This distiller utilizes a stainless steel pot to boil the contaminated water. A stainless steel pizza pan then sits on top. By using a pizza pan, it can be used on just about anything that can boil water, making it versatile. The steam travels up the 4 stainless steel tubes, into the stainless steel pie pan, where it hits the bottom of the stainless steel condensing pot that sits on top of the pie pan. The water in this pot creates the necessary temperature change to condense the steam into distilled water, where it collects in the pie pan and empties through the stainless steel drain tube. A high temperature, inert food grade silicone tube can be attached to the drain tube in order to allow water to drain into a collection container of your choice. Make sure the silicone tube has the same OD (outer diameter) of the drain tube, in this case 1/4". If the silicone tube is even just a bit larger, chances are it won't fit tight enough. To enlarge the end of a silicone tube to fit perfectly, heat it up in boiling water and then insert an object such as a pen to enlarge the tube just enough to fit over the stainless steel drain tube perfectly.

The part that will have to be constructed consists of a 16" stainless steel pizza pan, a 9" stainless steel pie pan, 4 pieces of stainless steel tubing - 1/2" OD (outer diameter) - cut to 8" each, and 1 stainless steel tube - 1/4 " OD - cut to 7-8" as the drainage tube. High temperature silicone tubing also comes in handy. It's guaranteed inert for beverages and withstands temps of up to 350 degrees Fahrenheit. I use 1/2" OD silicone tubing, split down the middle with scissors, and place it around the lip of the bottom boiling pot to create a better seal so steam will not escape and the system remains pressurized. The top condensing pot provides weight that seems to keep things tight enough so steam will either not escape, or very little escapes. I find that even if a small amount of steam escapes, the production results are the same. If enough steam escapes though, the system won't be pressurized very well and production can be cut in half, which is actually still more water than most electric distillers on the market can produce.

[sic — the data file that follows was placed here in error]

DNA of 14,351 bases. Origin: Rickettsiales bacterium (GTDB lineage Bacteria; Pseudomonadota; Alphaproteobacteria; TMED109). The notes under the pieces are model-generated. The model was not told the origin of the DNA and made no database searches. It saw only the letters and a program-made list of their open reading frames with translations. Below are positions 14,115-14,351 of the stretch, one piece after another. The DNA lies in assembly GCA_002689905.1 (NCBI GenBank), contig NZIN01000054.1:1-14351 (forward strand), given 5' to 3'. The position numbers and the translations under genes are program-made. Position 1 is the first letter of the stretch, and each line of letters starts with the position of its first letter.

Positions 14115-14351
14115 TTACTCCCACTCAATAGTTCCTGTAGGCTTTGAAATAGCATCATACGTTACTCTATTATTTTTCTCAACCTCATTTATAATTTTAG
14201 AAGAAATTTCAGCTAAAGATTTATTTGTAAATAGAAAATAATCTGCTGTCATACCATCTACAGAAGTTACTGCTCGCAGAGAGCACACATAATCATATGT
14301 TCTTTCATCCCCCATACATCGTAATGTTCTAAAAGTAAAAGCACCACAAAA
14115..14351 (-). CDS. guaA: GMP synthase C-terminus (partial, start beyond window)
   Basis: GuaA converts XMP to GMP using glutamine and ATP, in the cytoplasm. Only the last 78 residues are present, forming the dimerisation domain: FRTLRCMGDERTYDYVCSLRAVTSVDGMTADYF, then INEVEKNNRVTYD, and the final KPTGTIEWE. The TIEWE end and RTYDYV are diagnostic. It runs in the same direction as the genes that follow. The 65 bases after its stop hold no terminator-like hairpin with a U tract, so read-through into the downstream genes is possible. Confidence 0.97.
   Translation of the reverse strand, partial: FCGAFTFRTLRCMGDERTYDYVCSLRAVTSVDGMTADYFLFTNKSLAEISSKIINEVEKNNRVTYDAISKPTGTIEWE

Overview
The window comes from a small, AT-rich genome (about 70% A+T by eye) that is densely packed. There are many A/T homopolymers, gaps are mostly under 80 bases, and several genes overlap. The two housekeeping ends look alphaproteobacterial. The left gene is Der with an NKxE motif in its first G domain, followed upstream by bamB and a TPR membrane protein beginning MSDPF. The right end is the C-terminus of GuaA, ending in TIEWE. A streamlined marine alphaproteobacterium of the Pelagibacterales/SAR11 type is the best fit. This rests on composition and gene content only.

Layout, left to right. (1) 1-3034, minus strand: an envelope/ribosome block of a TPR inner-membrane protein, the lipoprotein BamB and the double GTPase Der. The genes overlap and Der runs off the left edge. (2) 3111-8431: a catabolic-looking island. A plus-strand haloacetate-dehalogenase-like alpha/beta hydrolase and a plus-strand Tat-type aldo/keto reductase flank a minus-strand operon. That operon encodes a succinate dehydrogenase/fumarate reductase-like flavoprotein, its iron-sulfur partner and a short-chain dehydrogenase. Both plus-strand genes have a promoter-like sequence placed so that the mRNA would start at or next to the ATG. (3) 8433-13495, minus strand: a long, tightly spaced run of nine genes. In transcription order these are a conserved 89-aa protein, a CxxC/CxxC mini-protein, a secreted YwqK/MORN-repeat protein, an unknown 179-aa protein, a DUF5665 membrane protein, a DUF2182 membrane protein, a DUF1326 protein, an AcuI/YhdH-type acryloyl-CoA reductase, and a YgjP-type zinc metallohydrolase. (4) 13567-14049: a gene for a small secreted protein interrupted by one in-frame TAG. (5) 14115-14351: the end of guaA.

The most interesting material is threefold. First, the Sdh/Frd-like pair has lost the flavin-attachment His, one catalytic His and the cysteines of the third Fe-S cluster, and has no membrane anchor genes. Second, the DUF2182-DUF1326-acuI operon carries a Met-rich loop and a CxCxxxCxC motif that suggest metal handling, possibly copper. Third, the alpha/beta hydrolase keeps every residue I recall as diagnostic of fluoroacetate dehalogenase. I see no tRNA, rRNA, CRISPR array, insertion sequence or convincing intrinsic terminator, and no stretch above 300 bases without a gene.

Feel free to experiment if you wish with the design. Whether you make your distiller from all stainless steel, or an aluminum/copper combo, you will have a means of purifying any water source at your disposal in the aftertime. Bacteria and viruses will be killed by the boiling process and all heavy metals including lead and mercury will be left behind as the water evaporates on it's way to the condensing chamber. Further testing will be done to deal with chemicals that also evaporate and condense such as alcohol and petrol chemicals. You will know if this is in your water in any case from both the smell and the sheen it would produce on top of the water. I will be testing to see how long it takes to boil these contaminants off, or if they can be removed effectively enough through regular charcoal and/or sand. All results will be posted and it's encouraged that others try as well and post any constructive ideas.